The mischief these politicians create unhinges the mind
by Ed Mattson
Folks, since the start of the Bush Presidency through the Pelosi Congress and the current Obama Presidency, we are staring at a $16.2 trillion dollar national debt right in the old eyeballs, and that does not include UNFUNDED MANDATES (pensions, Social Security, Medicare, etc, into the future) which are conservatively estimated at about $76 trillion (the entire global GDP is only about $65 trillion). To put that into prospective for the current debt situation (not counting the unfunded mandate portion), that boils down to about $46,000 for every man, woman, and child in the US, or about $184,000 for a family of four! When Bush became President the debt was at $5.2 trillion and even before the end of the Obama Presidency we were pegged at $14.2 trillion, but have bumped that up to $16.2 trillion which, as the President called it, “an historic deal” with the signing of the latest budget deficit deal. On a spending spree of $4 billion a day is not what anyone would call being responsible.
Just to get an even better picture of how far the Washington politicians are from mainstream American out here in “fly-over land”, you should all recall those infamous words of House Speaker Nancy Pelosi as she slithered out from under the podium ending her term as House Speaker…
”Deficit reduction has been a high priority for us. It is our mantra, pay-as-you-go.”
When Pelosi took control of Congress on January 4, 2007, the national debt stood at $8,670 trillion dollars. The last day of the 111th Congress on December 22, 2010 the national debt was $13,858 trillion – a roughly $5.2 trillion increase in just four years… the yearly federal deficit roughly quadrupled during the Pelosi era from $342 billion in fiscal year 2007 to an estimated $1.6 trillion at the end of fiscal year 2010. Oh yes…and don’t forget her own personal “earmark” of $30 million to save some swamp rat at the old Candlestick Park.
Washington has the arrogance to assign some of the same bimbos that got us into this mess to a “gang of twelve” super deficit committee to develop a plan to put us back on a path to solvency. Perhaps the tone of my words lack “respect” to those we have entrusted the future of our country, but anyone who has ever been in the military, or for that matter, anyone who has been around the block once or twice, knows “respect” is not given, it is EARNED. Those in inside the Beltway, and those in the press, must believe the average American is just plain stupid.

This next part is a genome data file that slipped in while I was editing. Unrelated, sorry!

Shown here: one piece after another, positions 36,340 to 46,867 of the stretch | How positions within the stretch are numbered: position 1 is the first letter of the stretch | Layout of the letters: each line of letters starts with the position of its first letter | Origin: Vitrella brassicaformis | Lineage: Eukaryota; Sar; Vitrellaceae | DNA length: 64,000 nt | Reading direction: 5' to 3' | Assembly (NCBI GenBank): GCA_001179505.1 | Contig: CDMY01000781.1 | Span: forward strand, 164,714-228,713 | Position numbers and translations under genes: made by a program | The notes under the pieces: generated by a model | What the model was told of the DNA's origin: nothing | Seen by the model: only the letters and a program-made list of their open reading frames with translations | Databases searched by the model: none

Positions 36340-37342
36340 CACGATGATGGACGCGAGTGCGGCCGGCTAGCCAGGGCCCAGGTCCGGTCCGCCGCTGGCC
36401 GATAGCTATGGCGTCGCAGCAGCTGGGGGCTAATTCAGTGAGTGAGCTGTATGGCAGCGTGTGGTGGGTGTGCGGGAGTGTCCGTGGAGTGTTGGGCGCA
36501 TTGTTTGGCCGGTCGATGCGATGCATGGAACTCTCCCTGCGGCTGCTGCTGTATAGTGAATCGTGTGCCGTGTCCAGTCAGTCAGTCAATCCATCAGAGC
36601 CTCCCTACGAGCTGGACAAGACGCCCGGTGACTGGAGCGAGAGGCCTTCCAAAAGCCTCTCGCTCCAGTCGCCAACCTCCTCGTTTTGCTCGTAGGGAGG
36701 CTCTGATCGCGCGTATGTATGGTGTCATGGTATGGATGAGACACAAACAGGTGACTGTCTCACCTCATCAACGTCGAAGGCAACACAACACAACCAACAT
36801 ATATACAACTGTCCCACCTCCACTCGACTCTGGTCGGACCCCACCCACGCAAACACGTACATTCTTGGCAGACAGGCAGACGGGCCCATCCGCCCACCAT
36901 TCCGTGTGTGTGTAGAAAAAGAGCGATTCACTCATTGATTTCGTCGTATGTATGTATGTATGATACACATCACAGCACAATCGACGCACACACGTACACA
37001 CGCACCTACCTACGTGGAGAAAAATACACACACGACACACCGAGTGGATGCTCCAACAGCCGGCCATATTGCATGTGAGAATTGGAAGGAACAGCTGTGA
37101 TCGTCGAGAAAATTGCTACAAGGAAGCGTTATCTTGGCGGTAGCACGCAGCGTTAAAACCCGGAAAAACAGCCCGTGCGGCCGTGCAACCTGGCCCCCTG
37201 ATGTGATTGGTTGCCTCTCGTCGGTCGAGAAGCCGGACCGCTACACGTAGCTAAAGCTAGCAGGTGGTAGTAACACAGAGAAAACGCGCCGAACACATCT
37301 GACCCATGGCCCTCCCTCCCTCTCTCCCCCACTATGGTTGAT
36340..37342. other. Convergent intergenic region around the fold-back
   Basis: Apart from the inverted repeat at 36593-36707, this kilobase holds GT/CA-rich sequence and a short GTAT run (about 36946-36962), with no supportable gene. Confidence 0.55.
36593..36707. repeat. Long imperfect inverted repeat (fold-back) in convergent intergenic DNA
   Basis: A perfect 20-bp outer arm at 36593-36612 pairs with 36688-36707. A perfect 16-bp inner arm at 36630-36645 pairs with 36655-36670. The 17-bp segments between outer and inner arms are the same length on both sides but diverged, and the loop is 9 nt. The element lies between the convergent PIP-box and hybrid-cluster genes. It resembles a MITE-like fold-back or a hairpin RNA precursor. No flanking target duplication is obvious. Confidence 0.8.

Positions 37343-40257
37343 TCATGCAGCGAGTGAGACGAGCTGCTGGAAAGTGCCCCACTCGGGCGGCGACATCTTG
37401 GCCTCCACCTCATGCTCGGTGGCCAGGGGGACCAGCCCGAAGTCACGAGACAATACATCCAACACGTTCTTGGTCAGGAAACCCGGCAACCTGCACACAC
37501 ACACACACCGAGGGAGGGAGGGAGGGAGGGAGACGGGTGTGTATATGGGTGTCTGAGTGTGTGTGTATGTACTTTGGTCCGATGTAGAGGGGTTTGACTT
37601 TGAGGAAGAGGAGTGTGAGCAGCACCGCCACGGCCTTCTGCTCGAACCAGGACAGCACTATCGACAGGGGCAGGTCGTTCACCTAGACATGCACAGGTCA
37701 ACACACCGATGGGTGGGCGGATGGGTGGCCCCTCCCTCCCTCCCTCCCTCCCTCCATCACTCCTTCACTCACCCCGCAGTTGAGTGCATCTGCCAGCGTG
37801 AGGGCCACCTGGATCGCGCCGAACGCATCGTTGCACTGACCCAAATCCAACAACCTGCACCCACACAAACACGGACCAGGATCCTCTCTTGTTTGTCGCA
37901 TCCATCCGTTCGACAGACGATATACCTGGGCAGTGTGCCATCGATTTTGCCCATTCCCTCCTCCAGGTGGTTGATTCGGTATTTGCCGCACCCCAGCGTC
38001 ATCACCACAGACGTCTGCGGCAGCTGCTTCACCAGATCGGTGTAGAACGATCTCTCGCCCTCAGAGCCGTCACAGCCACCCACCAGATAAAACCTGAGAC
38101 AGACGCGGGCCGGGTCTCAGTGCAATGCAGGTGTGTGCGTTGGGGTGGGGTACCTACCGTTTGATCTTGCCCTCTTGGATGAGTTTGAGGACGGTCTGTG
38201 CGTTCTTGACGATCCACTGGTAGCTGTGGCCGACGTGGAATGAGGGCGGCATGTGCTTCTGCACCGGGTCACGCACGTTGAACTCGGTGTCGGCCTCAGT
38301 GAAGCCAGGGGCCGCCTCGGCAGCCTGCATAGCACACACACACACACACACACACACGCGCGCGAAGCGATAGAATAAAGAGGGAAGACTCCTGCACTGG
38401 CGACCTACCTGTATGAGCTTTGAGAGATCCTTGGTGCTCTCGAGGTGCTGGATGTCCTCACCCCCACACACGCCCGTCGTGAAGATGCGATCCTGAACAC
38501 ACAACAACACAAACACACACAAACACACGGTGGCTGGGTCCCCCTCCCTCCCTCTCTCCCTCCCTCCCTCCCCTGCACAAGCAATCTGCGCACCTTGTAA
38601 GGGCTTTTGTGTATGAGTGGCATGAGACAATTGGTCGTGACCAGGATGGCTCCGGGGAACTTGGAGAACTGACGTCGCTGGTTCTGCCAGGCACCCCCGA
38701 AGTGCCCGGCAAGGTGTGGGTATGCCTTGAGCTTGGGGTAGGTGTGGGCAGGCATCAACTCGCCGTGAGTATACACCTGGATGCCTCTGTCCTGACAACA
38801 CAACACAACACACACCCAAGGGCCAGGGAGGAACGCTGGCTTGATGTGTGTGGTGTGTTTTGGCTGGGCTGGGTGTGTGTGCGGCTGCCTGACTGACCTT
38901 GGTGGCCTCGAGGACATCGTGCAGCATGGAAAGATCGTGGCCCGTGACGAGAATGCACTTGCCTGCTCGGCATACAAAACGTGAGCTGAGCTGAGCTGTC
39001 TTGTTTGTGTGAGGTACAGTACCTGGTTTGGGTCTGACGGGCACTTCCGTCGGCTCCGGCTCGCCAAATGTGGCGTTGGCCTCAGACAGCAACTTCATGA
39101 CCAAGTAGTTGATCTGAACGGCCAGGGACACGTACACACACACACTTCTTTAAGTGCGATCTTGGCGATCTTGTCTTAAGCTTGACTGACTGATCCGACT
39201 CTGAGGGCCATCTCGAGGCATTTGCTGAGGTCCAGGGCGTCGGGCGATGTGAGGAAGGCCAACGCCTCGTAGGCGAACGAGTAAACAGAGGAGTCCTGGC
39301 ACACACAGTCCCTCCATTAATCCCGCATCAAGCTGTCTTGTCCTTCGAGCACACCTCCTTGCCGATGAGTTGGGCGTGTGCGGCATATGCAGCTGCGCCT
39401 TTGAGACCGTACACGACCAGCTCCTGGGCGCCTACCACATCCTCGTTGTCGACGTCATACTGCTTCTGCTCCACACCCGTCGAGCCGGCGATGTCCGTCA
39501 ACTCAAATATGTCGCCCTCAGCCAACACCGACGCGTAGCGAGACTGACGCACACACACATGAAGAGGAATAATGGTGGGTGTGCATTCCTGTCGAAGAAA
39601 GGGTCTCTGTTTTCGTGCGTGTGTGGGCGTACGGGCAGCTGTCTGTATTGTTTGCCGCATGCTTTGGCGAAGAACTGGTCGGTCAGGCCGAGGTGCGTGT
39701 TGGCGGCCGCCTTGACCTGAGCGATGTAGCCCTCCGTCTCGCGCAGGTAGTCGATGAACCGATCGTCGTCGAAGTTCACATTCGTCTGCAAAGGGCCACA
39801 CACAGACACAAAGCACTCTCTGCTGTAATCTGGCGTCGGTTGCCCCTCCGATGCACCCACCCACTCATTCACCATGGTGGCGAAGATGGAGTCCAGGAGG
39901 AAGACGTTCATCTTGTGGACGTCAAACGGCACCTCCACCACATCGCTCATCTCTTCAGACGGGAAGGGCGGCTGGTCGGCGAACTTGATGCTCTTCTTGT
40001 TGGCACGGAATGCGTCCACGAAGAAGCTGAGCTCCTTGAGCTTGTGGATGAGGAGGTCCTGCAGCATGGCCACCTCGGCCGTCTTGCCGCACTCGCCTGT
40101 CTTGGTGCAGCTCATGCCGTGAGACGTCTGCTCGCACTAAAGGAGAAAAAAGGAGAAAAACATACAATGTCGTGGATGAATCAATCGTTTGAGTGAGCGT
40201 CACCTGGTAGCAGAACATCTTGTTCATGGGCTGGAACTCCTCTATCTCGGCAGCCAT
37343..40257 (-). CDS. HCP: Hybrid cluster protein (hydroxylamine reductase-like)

My father once told me, “that to simply criticize is a disservice if you can’t come with a solution”. Another way to put that is a quote by Anthony J. D’Angelo, “If you have time to whine and complain about something then you have the time to do something about it.” So where do we go from here?
Listening to a recent interview with a state governor who has decided to run for the presidency, I was struck by how, with the help of his government staff, was able to bring their state’s finances back from the abyss by following how business works. Maybe because it makes such good sense, and maybe because Washington bureaucrats in general, have lost sight of what life was like back in the free enterprise capitalistic marketplace, or maybe because they have never done anything accept academia and government employment, politicians can’t seem to figure it out. Or maybe deep down inside they believe that if they make the task of balancing the budget and cutting spending “look difficult”, most Americans will buy into their charade that being a Politician really is a difficult job and justifies the six-figure income they get.
What I am going to lay out as a possible solution makes sense to me and should make sense to most everyone else. It includes some relatively simple steps.